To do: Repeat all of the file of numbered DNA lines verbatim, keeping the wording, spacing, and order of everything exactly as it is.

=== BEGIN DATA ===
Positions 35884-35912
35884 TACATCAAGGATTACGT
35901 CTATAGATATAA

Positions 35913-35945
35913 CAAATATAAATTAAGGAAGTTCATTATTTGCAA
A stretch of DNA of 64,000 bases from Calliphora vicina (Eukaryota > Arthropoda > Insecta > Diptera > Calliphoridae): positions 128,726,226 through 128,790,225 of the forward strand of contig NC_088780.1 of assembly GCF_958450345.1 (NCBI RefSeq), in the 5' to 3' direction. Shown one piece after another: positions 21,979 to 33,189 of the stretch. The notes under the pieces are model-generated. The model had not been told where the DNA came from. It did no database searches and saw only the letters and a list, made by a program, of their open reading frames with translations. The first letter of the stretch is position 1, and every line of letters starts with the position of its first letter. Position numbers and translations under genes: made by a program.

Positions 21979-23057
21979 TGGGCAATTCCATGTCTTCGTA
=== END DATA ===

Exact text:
Positions 35884-35912
35884 TACATCAAGGATTACGT
35901 CTATAGATATAA

Positions 35913-35945
35913 CAAATATAAATTAAGGAAGTTCATTATTTGCAA
A stretch of DNA of 64,000 bases from Calliphora vicina (Eukaryota > Arthropoda > Insecta > Diptera > Calliphoridae): positions 128,726,226 through 128,790,225 of the forward strand of contig NC_088780.1 of assembly GCF_958450345.1 (NCBI RefSeq), in the 5' to 3' direction. Shown one piece after another: positions 21,979 to 33,189 of the stretch. The notes under the pieces are model-generated. The model had not been told where the DNA came from. It did no database searches and saw only the letters and a list, made by a program, of their open reading frames with translations. The first letter of the stretch is position 1, and every line of letters starts with the position of its first letter. Position numbers and translations under genes: made by a program.

Positions 21979-23057
21979 TGGGCAATTCCATGTCTTCGTA